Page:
Lion Group, which owns Malindo Air, manages to restructure agreement with some of its lessors — report

Lion Group, which owns Malindo Air, manages to restructure agreement with some of its lessors — report
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KUALA LUMPUR (Feb 4): The Lion Group of airlines, which includes Malindo Air, Lion Air, Batik Air, Wings Air, and Thai Lion Air, is understood to have managed to reach an agreement with some of its lessors to restructure their leases after months of bilateral negotiations.

According to a report by global aviation news portal FlightGlobal, there are more than 40 lessors who are exposed to the Indonesian airline group, which involves over 200 aircraft.

This is noted to be considerably larger than the combined number of aircraft involved in the restructuring of three major Asian flag carriers — Thai Airways, Malaysia Airlines and Philippine Airlines.

"Given the private nature of the negotiations, it is not clear exactly how many lessors have arrived at agreements, but four with exposure to Lion tell Cirium they heard that multiple lessors had done so. One puts the number at about a dozen or more," the report stated.

The discussions were said to have been ongoing since at least April, when the group emailed lessors to explain that declining capacity and yields, along with the depreciating rupiah, meant it would need rental deferrals to help it weather the effects of the Covid-19 pandemic.

In the aviation industry, airlines lease aircraft from leasing companies for two main reasons — to operate aircraft without the financial burden of buying them and to provide temporary increase in capacity.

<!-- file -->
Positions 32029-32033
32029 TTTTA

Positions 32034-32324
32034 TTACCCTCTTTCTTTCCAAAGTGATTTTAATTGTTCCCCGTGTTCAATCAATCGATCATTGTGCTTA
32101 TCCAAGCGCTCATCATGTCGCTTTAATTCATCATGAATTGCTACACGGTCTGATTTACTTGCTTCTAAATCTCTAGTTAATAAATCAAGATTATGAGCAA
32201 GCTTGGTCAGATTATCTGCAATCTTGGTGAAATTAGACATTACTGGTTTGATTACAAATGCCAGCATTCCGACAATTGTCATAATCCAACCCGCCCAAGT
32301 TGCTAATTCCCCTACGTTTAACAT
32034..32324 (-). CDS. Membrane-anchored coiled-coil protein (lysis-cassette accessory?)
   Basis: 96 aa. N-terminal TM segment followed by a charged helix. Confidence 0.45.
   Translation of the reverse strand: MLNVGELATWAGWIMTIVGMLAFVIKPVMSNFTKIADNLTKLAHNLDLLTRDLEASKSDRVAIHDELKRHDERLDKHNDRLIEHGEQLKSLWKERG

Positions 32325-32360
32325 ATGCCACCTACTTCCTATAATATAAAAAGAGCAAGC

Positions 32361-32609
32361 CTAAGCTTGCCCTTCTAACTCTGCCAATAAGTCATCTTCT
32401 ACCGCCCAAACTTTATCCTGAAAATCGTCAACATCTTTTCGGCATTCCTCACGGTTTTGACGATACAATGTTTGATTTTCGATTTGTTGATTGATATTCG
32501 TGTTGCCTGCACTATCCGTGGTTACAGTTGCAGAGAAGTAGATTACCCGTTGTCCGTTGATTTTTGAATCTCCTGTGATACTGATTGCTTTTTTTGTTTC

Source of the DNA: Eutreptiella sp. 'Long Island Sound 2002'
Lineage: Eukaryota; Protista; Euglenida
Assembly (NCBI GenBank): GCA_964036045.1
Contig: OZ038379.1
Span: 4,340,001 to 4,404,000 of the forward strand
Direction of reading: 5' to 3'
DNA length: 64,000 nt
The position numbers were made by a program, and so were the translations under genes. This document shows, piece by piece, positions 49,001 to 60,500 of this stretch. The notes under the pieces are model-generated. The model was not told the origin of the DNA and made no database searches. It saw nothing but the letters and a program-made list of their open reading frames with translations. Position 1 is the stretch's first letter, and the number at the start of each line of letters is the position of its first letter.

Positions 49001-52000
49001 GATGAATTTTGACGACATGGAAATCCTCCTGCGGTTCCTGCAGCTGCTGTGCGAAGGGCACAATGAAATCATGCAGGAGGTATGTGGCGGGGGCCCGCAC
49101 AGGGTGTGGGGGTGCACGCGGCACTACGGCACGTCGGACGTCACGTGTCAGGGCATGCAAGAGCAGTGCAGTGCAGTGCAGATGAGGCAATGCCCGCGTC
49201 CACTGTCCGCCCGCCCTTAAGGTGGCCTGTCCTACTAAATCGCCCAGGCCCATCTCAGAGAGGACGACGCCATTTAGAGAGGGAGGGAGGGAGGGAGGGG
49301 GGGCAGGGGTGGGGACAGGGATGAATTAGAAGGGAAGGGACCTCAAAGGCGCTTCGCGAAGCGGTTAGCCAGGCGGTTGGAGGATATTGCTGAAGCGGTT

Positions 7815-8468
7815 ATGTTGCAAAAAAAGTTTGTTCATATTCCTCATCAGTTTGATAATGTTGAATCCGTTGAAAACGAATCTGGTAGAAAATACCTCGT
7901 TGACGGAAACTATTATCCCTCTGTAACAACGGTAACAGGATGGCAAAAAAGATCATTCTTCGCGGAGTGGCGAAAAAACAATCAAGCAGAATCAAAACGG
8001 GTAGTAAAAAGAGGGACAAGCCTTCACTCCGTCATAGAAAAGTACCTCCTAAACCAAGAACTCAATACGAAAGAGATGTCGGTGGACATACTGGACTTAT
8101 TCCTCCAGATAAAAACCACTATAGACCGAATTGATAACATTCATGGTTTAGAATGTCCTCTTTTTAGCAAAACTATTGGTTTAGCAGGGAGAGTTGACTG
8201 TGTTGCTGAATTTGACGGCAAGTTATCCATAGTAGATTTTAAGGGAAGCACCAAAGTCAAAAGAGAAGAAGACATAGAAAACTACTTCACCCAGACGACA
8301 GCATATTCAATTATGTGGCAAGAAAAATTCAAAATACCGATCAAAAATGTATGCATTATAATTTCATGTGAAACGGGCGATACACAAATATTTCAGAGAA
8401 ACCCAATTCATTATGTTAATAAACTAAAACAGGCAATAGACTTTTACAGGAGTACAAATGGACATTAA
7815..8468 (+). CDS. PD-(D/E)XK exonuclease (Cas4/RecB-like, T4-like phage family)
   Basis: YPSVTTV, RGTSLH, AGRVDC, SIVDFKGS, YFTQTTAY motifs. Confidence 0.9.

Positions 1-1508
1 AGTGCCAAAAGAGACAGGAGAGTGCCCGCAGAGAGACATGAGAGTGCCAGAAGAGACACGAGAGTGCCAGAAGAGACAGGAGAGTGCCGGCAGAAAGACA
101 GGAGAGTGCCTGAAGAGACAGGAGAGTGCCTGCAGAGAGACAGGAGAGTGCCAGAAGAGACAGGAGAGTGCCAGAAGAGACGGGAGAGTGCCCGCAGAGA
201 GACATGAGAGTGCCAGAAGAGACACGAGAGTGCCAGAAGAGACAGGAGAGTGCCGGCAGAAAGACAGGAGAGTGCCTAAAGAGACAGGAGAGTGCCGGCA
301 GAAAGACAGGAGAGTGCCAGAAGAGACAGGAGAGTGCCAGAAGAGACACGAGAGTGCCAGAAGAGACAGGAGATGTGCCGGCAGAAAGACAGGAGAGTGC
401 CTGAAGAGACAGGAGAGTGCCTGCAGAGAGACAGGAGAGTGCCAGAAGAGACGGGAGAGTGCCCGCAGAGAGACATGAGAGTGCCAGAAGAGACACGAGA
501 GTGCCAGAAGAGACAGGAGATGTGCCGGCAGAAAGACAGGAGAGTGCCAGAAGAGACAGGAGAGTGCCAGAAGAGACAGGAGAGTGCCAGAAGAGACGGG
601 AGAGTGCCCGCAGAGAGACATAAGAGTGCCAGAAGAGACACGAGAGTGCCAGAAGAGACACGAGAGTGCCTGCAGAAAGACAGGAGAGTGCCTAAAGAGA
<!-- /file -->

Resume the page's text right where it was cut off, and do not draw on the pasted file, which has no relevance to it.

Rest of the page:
Prior to the pandemic, Lion Group was noted to have had ambitious expansion plans, putting in orders for hundreds of jets and offering significant sale-and-leaseback opportunities for lessors.

During the negotiations, FlightGlobal revealed Lion Group had asked lessors to sign by-the-hour agreements, whereby lessors would only get paid for time flown rather than on a monthly basis regardless of utilisation, but it was not well received by many lessors.

Following that, the group then proposed a four-part plan which involved the partial repayment of rentals over a period of 18 months, instead of a by-the-hour deal.

Under the plan, the group would pay 10% of lease rentals between September and November 2020, 20% between December 2020 and May 2021, 25% between June and August 2021, 50% between September and November 2021, and 80% between December 2021 and February 2022.

The group has proposed repaying lease rentals that were deferred from March with proceeds from its long-delayed initial public offering (IPO) which has been discussed since 2004.

If that IPO does not take place by 2027, FlightGlobal reported, Lion Group will instead amortise the arrears and repay them over the lease terms of the aircraft.

Lam Jian Wyn